Operating system protection for fine-grained programs

Trent Jaeger, Jochen Liedtke, Nayeem Islam

Research output: Contribution to conferencePaperpeer-review


We present an operating system-level security model for controlling fine-grained programs, such as downloaded executable content, and compare this security model's implementation to that of language-based security models. Language-based security has well-known limitations, such as the lack of complete mediation (e.g., for compiled programs or race condition attacks) and faulty self-protection (effective security is unproven). Operating system-level models are capable of complete mediation and self-protection, but some researchers argue that operating system-level security models are unlikely to supplant such language-based models because they lack portability and performance. In this paper, we detail an operating system-level security model built on the Lava Nucleus, a minimal, fast μ-kernel operating system. We show how it can enforce security requirements for fine-grained programs and show that its performance overhead (with the additional security) can be virtually negligible when compared to language-based models. Given the sufficient performance and security, the portability issue should become moot because other vendors will have to meet the higher security and performance expectations of their customers.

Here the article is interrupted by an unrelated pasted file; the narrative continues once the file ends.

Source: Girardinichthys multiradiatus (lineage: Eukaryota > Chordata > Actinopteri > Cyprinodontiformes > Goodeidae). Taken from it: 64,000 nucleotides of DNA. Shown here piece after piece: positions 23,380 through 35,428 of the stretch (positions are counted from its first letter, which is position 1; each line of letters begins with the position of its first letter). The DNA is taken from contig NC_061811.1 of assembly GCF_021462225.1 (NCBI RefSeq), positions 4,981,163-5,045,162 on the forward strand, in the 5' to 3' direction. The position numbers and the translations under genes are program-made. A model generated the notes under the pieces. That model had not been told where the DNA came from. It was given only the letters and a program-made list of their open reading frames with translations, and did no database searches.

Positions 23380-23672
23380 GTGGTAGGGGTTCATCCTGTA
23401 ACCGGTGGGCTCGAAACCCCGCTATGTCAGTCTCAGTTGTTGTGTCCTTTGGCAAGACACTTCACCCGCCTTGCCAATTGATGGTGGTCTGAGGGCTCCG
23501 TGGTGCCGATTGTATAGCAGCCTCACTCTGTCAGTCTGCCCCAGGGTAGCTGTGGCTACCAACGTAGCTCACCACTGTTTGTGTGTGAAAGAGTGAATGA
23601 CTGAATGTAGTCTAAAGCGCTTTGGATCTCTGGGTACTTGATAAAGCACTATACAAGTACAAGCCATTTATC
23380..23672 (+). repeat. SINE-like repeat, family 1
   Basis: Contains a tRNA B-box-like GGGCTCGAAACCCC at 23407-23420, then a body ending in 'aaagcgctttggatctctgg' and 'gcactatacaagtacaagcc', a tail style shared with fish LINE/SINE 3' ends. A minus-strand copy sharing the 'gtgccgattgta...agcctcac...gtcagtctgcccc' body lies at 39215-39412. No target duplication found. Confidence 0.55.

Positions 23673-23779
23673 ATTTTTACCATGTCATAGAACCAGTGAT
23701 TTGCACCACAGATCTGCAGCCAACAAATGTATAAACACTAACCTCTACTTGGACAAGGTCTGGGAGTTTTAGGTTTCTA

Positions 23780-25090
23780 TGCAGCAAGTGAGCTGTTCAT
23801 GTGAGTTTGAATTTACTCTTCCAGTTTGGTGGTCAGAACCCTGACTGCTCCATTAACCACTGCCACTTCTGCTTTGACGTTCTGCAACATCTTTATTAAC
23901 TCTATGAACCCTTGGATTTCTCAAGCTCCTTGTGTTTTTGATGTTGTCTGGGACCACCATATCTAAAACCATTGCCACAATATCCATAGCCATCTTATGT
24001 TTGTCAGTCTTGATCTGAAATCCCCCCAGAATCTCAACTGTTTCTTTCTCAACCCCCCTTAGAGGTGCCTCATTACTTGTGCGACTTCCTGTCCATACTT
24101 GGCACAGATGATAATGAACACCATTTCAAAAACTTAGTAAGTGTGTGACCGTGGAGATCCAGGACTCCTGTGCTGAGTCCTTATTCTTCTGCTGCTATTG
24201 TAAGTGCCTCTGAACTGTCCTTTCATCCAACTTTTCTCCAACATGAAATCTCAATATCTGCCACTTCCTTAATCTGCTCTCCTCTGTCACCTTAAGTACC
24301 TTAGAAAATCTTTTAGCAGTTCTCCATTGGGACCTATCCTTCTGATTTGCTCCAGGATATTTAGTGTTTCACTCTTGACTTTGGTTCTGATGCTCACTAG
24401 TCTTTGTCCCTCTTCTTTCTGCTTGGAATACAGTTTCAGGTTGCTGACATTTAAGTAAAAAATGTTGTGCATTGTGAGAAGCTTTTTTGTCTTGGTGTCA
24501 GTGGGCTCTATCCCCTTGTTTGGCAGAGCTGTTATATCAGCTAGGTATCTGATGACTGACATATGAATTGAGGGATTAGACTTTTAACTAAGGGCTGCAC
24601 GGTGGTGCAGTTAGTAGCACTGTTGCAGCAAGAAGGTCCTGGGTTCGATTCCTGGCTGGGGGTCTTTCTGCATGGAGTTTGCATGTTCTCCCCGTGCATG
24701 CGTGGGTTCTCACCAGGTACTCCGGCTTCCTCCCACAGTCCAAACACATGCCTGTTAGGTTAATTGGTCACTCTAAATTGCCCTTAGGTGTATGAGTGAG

Original languageEnglish (US)
StatePublished - Jan 1 1998
Event7th USENIX Security Symposium - San Antonio, United States
Duration: Jan 26 1998Jan 29 1998


Conference7th USENIX Security Symposium
Country/TerritoryUnited States
CitySan Antonio

All Science Journal Classification (ASJC) codes

  • Safety, Risk, Reliability and Quality
  • Computer Networks and Communications
  • Information Systems


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